Political Film Society - Newsletter #310 - August 1, 2008

August 1, 2008


Swing VoteHalf the eligible voters in the United States do not vote. Swing Vote tries to explain why by focusing on Bud Johnson (played by Kevin Costner), whose lone vote is supposed to decide the outcome of a presidential election. The improbable premise is that his precocious, idealist school-age daughter Molly (played by Madeline Carroll) secretly cast a vote for him that was not properly recorded in Texico, New Mexico, a state where votes are otherwise even for two presidential candidates yet its five electoral votes are needed in order to decide the election. New Mexico election officials come calling after the election to inform Johnson that he has ten days to recast his vote. But Johnson is depicted as a white trash divorced bum, living on the margin in a trailer, who is frequently drunk, profane, and very irresponsible, whereas his former spouse Larissa (played by Mare Winningham) appears to be on drugs. The news media descend on Texico to cover the story, and the presidential candidates reveal the sleazy manner in which they say anything to get his vote. When Molly persuades her dad to demand a debate between the two candidates, letters pour in from around the country proposing questions. The one selected, which resonates with Johnson, is why a hardworking family man cannot afford to live in the richest country in the world. The film, attended on the opening day in working class North Hollywood mostly by older Americans, then ends. Directed by Joshua Michael Stern, the message is clear. MH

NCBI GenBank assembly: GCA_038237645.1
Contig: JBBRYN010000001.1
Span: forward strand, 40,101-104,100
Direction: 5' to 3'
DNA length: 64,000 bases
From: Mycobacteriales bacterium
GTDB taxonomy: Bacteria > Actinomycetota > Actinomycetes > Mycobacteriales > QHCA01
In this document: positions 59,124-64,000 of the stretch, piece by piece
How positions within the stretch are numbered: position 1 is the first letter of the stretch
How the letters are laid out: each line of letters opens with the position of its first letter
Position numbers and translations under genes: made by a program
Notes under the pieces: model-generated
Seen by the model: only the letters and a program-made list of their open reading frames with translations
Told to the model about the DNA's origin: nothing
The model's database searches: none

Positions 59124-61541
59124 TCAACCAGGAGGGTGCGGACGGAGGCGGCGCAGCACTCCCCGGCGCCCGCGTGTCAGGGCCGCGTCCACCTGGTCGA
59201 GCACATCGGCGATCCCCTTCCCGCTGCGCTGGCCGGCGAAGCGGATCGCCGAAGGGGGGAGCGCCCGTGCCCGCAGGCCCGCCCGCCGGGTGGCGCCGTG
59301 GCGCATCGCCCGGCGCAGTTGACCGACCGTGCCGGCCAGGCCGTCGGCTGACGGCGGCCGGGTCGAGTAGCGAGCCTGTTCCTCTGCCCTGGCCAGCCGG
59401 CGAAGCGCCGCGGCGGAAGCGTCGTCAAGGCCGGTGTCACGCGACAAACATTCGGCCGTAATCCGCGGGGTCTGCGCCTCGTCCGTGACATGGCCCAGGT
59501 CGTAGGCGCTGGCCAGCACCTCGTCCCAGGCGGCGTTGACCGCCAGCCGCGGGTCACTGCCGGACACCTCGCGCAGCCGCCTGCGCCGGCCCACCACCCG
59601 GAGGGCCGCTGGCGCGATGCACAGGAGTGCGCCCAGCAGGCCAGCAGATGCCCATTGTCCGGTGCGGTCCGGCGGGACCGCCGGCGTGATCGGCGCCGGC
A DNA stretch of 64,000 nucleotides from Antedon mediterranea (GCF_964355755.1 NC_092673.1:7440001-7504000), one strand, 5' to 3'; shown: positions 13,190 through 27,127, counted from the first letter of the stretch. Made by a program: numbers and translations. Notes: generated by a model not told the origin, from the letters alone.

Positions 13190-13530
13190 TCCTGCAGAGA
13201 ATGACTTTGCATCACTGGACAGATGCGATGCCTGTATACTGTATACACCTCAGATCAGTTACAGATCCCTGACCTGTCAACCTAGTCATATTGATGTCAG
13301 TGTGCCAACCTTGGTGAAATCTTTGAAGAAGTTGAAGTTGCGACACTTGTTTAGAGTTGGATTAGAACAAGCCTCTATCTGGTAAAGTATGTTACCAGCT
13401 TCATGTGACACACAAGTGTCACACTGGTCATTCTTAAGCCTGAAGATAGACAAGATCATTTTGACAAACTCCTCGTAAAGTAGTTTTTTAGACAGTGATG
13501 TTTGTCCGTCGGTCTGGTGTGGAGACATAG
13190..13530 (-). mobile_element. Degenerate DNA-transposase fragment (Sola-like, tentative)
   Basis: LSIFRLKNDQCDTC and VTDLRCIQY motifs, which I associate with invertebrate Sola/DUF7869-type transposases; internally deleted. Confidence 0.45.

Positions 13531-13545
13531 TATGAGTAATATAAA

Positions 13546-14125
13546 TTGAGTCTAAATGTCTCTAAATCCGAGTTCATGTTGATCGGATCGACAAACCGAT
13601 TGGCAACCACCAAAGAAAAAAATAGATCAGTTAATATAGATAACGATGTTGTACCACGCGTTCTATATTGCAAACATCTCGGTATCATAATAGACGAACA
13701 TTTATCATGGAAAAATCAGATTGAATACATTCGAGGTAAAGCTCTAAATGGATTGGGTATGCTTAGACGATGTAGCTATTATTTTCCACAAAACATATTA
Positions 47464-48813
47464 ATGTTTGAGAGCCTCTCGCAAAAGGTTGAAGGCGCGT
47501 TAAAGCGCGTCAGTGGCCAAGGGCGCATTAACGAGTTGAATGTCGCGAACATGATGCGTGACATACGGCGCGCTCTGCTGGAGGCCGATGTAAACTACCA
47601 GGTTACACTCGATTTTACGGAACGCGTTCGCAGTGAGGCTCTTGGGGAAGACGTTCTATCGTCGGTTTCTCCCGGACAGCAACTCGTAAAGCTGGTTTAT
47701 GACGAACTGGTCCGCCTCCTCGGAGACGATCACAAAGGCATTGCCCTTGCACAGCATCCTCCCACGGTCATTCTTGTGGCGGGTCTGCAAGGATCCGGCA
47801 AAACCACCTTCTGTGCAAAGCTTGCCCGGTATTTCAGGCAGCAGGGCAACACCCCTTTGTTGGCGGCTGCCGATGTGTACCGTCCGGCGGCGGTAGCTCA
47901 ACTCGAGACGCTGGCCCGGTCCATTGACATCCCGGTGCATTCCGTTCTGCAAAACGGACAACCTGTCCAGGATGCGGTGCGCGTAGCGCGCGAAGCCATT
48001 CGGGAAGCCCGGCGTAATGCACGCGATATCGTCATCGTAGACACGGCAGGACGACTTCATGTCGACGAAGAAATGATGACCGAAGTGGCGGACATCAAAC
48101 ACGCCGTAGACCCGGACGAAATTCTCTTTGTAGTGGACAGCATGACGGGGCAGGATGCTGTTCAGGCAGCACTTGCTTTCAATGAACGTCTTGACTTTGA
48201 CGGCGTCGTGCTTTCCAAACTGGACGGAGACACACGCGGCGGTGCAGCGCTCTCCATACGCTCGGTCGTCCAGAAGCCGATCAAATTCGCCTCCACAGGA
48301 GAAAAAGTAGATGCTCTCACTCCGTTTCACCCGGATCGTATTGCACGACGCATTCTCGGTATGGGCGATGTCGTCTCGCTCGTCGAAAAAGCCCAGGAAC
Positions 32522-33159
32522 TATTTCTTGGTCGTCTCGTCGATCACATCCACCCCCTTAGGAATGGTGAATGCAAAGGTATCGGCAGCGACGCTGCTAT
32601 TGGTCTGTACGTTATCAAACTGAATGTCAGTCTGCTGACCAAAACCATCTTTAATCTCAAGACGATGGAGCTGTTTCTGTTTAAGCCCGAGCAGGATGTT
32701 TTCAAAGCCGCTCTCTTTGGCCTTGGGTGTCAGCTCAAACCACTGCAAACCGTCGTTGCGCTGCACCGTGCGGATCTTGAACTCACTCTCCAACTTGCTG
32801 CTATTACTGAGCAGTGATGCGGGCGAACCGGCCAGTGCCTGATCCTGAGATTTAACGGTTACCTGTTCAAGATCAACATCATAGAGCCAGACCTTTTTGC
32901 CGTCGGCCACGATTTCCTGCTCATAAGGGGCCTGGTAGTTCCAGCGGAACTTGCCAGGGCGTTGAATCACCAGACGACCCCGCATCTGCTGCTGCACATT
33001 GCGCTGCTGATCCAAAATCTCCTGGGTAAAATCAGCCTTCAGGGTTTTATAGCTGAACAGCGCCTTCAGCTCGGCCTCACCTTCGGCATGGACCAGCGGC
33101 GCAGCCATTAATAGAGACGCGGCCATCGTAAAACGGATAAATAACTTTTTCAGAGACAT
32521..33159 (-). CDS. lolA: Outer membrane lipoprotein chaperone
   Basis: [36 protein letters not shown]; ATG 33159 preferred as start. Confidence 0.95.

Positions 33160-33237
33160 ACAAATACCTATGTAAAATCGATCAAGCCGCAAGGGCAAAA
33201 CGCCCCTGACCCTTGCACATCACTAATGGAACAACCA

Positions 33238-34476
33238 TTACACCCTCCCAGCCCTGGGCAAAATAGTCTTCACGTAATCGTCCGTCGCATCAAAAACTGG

For centuries, elections in the United States have been decided by ballotstuffing and racial exclusion. The documentary Stealing America by Vote, directed by Dorothy Fadiman, updates the failure to respect the right to vote by focusing on voting fraud from 1986-2006 using more sophisticated means. The sometimes disjointed presentation, which creates the impression that libelous and hyperpartisan content was cut from the final version of the film, consists of interviews with several persons as well as television news broadcasts. Among the anomalies identified in the film are the following: (1) Exit polls have failed to mirror final results only where Democrats lost unexpectedly. (2) Republican election officials have failed to respond to complaints about ongoing fraudulent practices. (3) White suburban voters average a few minutes to vote, whereas Black city voters wait hours before voting. (4) There is little accommodation for handicapped voters in cities. (5) Machines were programmed to switch votes for Kerry into votes for Bush. (6) Black voters have been mysteriously purged from lists of eligible voters. (7) Kerry conceded the 2004 election before the final vote tally was posted. (8) The Supreme Court stopped Florida from recounting votes in heavily Democratic counties in 2000. (9) Counting of votes was conducted in secret by Republican voting officials in one Ohio country during 2004. (10) The major networks and newspapers have downplayed election irregularities, which exist nationwide. Although the documentary fails to explain all the anomalies, one emphasis is on problems with voting machines: (1) Diebold refused to allow inspection of its voting machine software, and its CEO was openly committed to supporting Republicans. (2) Some machines malfunction upon arrival at polling places, and personnel to handle the problem are not available. (3) Voting machine software can easily be modified undetected before arrival or on the spot. The main policy recommendation of Stealing America by Vote is that the country should return to paper ballots, though the evidence in the film clearly indicates that paper ballots cannot prevent future elections from being stolen by many other means. Hello, President McCain? MH